[ppml] Proposed Policy: IPv6 HD ratio

Michael.Dillon at radianz.com Michael.Dillon at radianz.com
Wed May 11 08:55:49 EDT 2005

> > But policy is determined, not by ARIN members but by the
> > industry elite who sit on the ARIN advisory council and
> > the board of trustees.
> Whoa.  I find this personally offensive.  The AC does not make
> policy.  The AC's role is clearly laid out in
> http://www.arin.net/policy/irpep.html.

I know what the documents say. But I am not talking about
documents. I am referring to the real world operational
nitty gritty of how ARIN's policies have been made in the
past 2 years. You are an AC member and therefore you are
a member of the industry elite whether you like it or not.
However, I was one of the founding members of the ARIN
AC so as a former AC member, that also makes me a member of
this elite. 

How many people who are not current or trustees or AC members,
actually participate in ARIN policy discussions and what
percentage of the membership does that represent? In my 
opinion it is miniscule and that is a bad thing.

> It's not about
> what AC members want, it's about what was voiced in the meetings,
> on the mailing list, and in the halls.  We talk about if the community
> supports the action or not.

This community is primarily composed of the industry elite.
In England that community of consensus used to be called
"the nobility". Later it was referred to as the "landed gentry".
Elites can form communities, but ARIN has a duty to its members
and to the larger community of Internet users, to draw in 
participation from a wider circle. I don't see that happening
and in fact, over the past 2 years, I see the circle diminishing
in size somewhat.

For instance, I reccognize the name of every person who is 
currently on the AC and I believe I have personally met
all but two of them even though I don't get to very many
industry conferences (e.g. NANOG, ARIN, RIPE). Average of one 
a year. To me that indicates too much concentration of 
old-timers and members of a small closed group. In a body
with 15 members serving an industry as big as the North
American Internet, I believe that there should be more
people who I have never heard of. It is not necessary for
people to be ARIN groupies or industry old-timers in 
order to make a solid contribution on the AC. There needs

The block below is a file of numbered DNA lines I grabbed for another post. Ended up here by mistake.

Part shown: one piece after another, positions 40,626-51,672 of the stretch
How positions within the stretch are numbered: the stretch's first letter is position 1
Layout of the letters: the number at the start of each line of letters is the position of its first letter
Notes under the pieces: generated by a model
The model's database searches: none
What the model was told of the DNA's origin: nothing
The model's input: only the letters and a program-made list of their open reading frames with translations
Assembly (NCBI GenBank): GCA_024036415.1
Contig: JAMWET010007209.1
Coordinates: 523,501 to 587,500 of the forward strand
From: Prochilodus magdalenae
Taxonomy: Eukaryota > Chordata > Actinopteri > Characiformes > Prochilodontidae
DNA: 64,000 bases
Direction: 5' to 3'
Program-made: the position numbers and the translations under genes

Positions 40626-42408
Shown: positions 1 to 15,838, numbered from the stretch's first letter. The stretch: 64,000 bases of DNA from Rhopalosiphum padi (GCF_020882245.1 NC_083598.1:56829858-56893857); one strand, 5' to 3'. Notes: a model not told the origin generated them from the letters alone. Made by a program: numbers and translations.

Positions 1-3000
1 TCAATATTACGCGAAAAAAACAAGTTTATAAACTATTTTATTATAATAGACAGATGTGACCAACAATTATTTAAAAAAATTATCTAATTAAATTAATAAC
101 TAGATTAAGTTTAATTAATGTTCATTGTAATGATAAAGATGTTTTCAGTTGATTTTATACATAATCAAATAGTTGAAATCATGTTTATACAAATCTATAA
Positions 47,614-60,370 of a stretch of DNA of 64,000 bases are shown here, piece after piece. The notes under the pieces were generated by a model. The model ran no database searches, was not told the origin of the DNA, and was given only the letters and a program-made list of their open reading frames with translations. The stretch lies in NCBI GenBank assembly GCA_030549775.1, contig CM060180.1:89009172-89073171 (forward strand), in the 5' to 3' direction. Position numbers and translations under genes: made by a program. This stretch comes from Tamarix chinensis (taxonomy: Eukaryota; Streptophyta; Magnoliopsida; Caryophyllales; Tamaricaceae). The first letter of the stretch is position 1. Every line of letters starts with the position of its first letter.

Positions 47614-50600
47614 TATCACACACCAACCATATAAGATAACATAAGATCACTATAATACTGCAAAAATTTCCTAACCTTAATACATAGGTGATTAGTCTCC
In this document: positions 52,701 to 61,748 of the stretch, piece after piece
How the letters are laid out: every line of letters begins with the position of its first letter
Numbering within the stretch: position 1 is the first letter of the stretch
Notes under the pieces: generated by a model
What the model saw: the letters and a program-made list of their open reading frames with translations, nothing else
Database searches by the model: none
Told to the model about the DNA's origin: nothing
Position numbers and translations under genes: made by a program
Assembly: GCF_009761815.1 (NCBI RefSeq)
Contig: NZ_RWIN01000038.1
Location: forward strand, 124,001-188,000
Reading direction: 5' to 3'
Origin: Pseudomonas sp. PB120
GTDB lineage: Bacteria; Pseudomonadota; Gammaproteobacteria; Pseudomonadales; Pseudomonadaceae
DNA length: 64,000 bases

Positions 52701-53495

to be more diversity of views and more diversity of 
backgrounds in the mix.

> Finally, this is the list for members to communicate.

Does this list have at least one participant from 
each ARIN member? I think not. This is the PUBLIC
policy mailing list; a free for all where anyone who
wants to can discuss policy. But it is definitely not
a vehicle for ARIN members to communicate with each other
and voice concerns to other parts of the ARIN organization.

> You don't need to be an ARIN member to
> introduce a policy, or attend a meeting.

I have no argument with being open to public input. 
However I believe that such input is more useful when it
fills an oversight role, commenting on the actions and
planned actions of ARIN. I believe that this oversight
role is SEVERELY impaired because there is no ARIN
members forum. If there was such a forum, you would see
it proposing things from the IP network operators' 
point of view, and then the public comment on this list
would temper those proposals with the public's point
of view.

> there is a completely open and transparent process with no exclusions.
> ARIN members who are interested in policy, can and do speak up on
> this list.

The Communist Party of the Soviet Union was similarly open
to comment with no exclusions. However, in practice, it was
rare for such comments to be made. The end result is that the
organization ossified, made lots of stupid decisions, and was
eventually destroyed when people discovered that they didn't have
to put up with it any more. It is not enough for an organization
to be open on paper. It needs to be seen to be open in actual
practice. And I don't think this is happening with ARIN.
I think ARIN is beginning to ossify because it lacks a 
supply of new blood with new ideas.

--Michael Dillon

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